Go make LIFE happen!
Although it’s definitely not exclusive to psychotherapy, I am a huge fan of the ever-popular bucket lists. In fact, I love these lists so much that I regularly update my own and incorporate the technique into my therapy groups and individual sessions. I value having goals and dreams, and the bucket list represents a very tangible expression of these visions.
Bucket lists serve multiple purposes. For one, they help orient us into the future. In as sense, they refine why exactly we’re living and what exactly we’re living for. Learning to live in the present is essential, but part of overall mental health is learning how to take care of our future selves and be excited for what lies ahead. Optimism is a necessary ingredient in all of this! The bucket list helps us examine our own routines and patterns in a different light; we have to make changes; we are forced to think, act, and behave differently to achieve novelty. We are out of our comfort zones, and even if it feels strange, we learn to ideally fall in love with the process.
To me, there is nothing more exciting than watching someone feel excitement for all the limitless options that could potentially be in their hands. In many ways, the excitement alone can represent a pivotal breakthrough for moving through the “stuckness” that plagues so much of our mental health deficiencies (depression, anxiety, substance use, etc.) Mindfulness is essential to our well-being, but excitement and passion for our future and for our greater lives is the icing on top of our mental health cakes.
As I’ve mentioned before, I do believe living a good life breaks down to a very simple formula (three ingredients to be exact), and bucket lists allow us to entangle all those components. If we don’t live proactively, if we don’t evolve in our personal lives, we risk succumbing to an auto-pilot existence, to a treadmill movement designed by other people and other ideas. This kind of trance is one often devoid of the passion, desire, and novelty humans intuitively crave. As humans, we are blessed with our cognition, and that means are blessed enough to live lives extending beyond just eating, sleeping, and procreating. Of course, it’s a choice. It’s not inherent, and it’s certainly not handed to us. If we don’t choose to extend our lives, to challenge the norms, to create a happiness and fulfillment outside of meeting basic necessities, we face the inherent risk of mental health deterioration.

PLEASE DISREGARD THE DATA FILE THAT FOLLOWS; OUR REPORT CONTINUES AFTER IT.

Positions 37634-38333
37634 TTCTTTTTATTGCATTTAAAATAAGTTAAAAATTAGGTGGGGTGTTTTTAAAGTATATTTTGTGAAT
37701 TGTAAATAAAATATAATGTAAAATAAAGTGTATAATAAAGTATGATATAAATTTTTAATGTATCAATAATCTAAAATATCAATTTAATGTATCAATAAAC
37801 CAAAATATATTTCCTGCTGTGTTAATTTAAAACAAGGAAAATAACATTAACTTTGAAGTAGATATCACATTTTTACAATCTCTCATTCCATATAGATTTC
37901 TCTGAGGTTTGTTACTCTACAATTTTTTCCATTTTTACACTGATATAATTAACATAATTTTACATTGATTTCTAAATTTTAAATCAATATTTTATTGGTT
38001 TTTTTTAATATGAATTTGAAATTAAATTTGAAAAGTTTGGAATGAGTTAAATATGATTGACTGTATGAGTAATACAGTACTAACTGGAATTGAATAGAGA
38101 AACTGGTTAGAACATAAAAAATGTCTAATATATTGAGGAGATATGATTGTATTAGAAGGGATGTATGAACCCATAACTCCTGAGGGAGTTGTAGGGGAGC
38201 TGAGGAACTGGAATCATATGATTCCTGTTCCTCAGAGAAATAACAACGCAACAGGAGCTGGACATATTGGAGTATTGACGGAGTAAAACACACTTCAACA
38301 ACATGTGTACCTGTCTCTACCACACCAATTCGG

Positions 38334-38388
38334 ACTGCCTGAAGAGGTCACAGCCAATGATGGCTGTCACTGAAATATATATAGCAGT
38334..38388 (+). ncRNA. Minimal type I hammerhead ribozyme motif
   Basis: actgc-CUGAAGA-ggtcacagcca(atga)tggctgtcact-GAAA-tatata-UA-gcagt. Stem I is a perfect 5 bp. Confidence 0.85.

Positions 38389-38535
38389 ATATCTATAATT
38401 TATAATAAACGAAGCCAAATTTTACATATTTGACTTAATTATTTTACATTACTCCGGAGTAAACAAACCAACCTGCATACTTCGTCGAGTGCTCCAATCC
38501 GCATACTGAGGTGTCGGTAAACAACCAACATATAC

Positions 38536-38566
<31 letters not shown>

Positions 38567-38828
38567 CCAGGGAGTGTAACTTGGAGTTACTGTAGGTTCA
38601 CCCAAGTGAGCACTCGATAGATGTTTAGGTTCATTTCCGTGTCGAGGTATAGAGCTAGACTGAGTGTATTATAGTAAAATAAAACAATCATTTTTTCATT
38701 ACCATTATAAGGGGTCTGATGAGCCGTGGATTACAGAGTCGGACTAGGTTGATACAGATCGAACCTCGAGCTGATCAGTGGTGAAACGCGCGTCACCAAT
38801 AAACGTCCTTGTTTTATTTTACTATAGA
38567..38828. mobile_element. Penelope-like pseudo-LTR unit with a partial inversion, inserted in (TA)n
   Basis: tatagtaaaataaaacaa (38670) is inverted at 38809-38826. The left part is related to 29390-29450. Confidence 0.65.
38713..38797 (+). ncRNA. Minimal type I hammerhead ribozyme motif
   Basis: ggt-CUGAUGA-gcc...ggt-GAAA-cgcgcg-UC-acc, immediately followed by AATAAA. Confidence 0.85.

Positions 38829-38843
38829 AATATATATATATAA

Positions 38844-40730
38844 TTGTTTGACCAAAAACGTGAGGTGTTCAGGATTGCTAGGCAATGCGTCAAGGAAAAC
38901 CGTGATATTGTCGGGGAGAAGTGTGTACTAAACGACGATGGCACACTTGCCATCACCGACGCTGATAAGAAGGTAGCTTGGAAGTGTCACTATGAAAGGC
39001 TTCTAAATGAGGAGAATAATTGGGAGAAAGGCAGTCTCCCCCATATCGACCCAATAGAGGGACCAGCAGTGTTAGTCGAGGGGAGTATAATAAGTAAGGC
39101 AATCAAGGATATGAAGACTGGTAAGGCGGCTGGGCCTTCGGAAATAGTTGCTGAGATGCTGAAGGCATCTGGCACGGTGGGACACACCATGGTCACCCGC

Why are you living? And what are you living for?
For anyone getting started, I recommend creating a 3-month, 12-month, and 3-year list. Start small, and throw at least five items on each. There is no goal “too silly,” and there is no goal “too insignificant.” In fact, the empowerment that comes from achieving the smallest goals often launches our creativity to create greater and bigger dreams.
You have to make the commitment. You’re doing this for yourself and for your well-being, after all! It’s your “life homework!” Any goal that you don’t realistically believe can be achieved in those time frames can be saved for the “lifetime, before-I-die” list.
To spur your creativity, ask yourself, How do I want to grow in my relationship, career, or general life? What would I like to try doing? Where would I like to go? What can I do this very weekend that I’ve never done before? What calculated risk excites (and somewhat scares) me? Examine ALL arenas in your life: mental, physical, spiritual, interpersonal, and financial. Where can be improved? What would you like to change? Where would you LIKE to be compared to where you are right now? How are you going to get from Point A to Point B?
Writing it down creates a sense of realness, and if pen and paper feels too old-fashioned, the online world can help. A few of my personal favorites include: Day Zero Project, Bucketlist, and Bucketlistly. Whatever you use, make it real, print it out, and revisit/revise it often! Cross them off as they are achieved. Edit as necessary. Document as you go along. All of these are great tools, but the best tool in the world won’t help you achieve your dreams if you don’t make a commitment to them!
Learning how to make and set accurate goals is a critical life skill. The reason so many resolutions and promises fail to launch is because we make them too grandiose, vague, and ambiguous. Traveling the world and falling in love with your soulmate are exciting ventures to think about, but they aren’t really concrete, and they aren’t really realistic. Instead, “I will take one trip this year” and “I will make an online dating profile” create a sense of tangibility and reliability. For more on making specific goals, I recommend looking into S.M.A.R.T planning.
The goal of therapy is to launch you to the life you know you want to have. The rest of the path is yours to pave. The goals are for you to achieve. Get out there. Make movement. And, remember one of my favorite quotes: A dream without a plan is only a wish.